Wednesday, March 6, 2013

Why It's Important to Do Your Homework

I thought about ignoring this entirely because I'm really embarassed by it, but I thought it would be good info for everyone.  The attached photos are just thrown in for your viewing pleasure!

Sam and I have been contemplating getting into the world of fostering.  We both work full-time and while that's not a show-stopper, adds a bit of complexity into the matter.  But we think it's a great way to help out and could be a really good experience for our resident dogs.

So when an opportunity came for a short-term foster, we were excited about the opportunity.  The foster dog already had a home lined up, so we didn't have to worry about having a dog indefinitely (which we totally understand is a major aspect of fostering), and we would only hold her for a couple of weeks.

The other major roadblock we have is Ed.  While he's making progress, we have no idea how difficult he will make our lives he will do with a new dog.  Tess also gets stressed out with lots of change.  It's manageable, but also something we need to take into consideration.  The way we figured is the first couple weeks should be the hardest, so having a dog only for those hard weeks would give us a good idea if we (the humans and dogs)were up to the task.  If not, we know for the future and can continue to work on it.

I had been following the rescue through which we were planning on fostering for a few years.  They are located about 2 hours away, so I had never had the opportunity to make it to an adoption event, fundraiser, etc., but had read good things on their website and facebook page.

The day we were to get our new foster, Sam did a quick google search to find the foster's page we had been looking at.  He clicked on what he thought was her page and found a website of grievances and allegations against this rescue.  We were floored!

We discussed what to do.  We had already given our word, but did we really want to be involved in something that, even if it wasn't true, had this much bad press?

The answer was no.  As much as we wanted to help out this dog and test out fostering, we did not want to be involved with this rescue.  I was upset; I felt stupid; and I felt like I had let the dog down.  But we're so thankful that we didn't get wrapped up in a bad deal and..  Additionally, I am learning from my mistakes and we are starting to compile some "checks" for any future rescue we might volunteer for.

Do you have any advice in checking out a new rescue?  What did/do you look for?

***This is in no way to say that the allegations put against this rescue are true.  I have done no personal research into the matter.***


  1. The best part about dog people is that they are passionate, though sometimes they can be too passionate. Without going into too much detail, we have had some friends that have had some bad experiences. Which is too bad because it puts fostering and rescuing in a negative light. It needs to be a positive experience for both the resident dog and foster. We've learned to ask what will happen if the dogs don't work out together and make sure they have a back-up plan. It also helps to understand what your local resources are and if there is a vet, boarding facitility, etc near you in case something happens. Good luck!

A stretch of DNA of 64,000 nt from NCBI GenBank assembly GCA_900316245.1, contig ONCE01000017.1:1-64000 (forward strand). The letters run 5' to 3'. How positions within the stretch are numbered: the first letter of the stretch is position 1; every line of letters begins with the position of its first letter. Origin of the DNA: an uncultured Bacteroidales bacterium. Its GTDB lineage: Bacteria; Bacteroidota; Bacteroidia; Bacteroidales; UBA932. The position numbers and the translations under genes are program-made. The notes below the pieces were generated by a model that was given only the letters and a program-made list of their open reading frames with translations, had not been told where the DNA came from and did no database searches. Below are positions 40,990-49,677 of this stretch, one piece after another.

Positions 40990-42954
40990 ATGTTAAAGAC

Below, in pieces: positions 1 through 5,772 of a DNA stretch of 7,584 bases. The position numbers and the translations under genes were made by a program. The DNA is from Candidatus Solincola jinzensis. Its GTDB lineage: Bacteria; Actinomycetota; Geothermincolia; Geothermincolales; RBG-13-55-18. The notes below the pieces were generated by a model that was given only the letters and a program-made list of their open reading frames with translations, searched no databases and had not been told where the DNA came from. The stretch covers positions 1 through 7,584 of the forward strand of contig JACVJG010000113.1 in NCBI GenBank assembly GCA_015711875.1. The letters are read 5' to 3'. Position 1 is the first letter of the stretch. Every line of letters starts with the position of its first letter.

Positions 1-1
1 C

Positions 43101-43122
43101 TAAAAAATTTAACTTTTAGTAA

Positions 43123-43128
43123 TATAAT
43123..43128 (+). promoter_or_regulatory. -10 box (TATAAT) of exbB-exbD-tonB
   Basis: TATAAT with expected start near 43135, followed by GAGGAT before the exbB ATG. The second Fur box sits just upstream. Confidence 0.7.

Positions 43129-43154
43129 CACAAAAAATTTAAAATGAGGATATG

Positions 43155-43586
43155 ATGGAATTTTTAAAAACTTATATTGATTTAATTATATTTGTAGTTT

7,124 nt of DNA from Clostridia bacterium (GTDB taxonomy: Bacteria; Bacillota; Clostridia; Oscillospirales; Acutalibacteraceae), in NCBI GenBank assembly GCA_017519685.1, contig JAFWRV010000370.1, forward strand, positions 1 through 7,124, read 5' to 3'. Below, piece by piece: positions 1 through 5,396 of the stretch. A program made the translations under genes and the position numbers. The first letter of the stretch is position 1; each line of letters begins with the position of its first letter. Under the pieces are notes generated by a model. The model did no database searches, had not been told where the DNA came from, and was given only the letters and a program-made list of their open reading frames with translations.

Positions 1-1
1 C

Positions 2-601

1. We haven't been deterred by this - luckily we didn't actually have the bad experience - but we have learned to be a little smarter. Thanks for the advice! We'll definitely be adding it to our list!

  2. Hannah~ Funny this just happened to you. Rachel, my trainer, and I, were just discussing a Seminar possibility. "All about Fostering" This is a perspective we probly would have not looked at. Now I will add it to the subject line. Maybe you could speak on this subject? Kimberly (Mud Puppies)

  3. Our fostering choice was easy-- we went with the rescue we adopted Braylon from. :)

    From what I can tell most rescues will occasionally have policies you don't agree with but overall I'm very pleased with who we work with.

    There was a period of time when we were fostering and away from home way more than I'd like to admit but our pups and the foster remained happy (just a little more hyper,) and I knew she'd be in a way worse situation if not for our commitment so it definitely worked out for the better.

    Good luck on the search! I highly encourage you. There will be moments but your pups will benefit in immeasurable ways!

  4. I think the most important part about the relationship between rescue group and foster family is support. You will need their support and guidance. You may have that foster dog for one week or one year. There are going to be days you think it won't work and a good rescue group will help you succeed because that means success for the dog. Def look into their policies and def go to events and talk to other volunteers. And for the record, I always believe in my gut feeling!

    1. Good advice! We went with our gut on this one, and I'm glad we did - we did a bit more research after saying no and it wasn't good. Since this, we definitely will make an effort to go some a few events before signing up with a rescue. Thanks!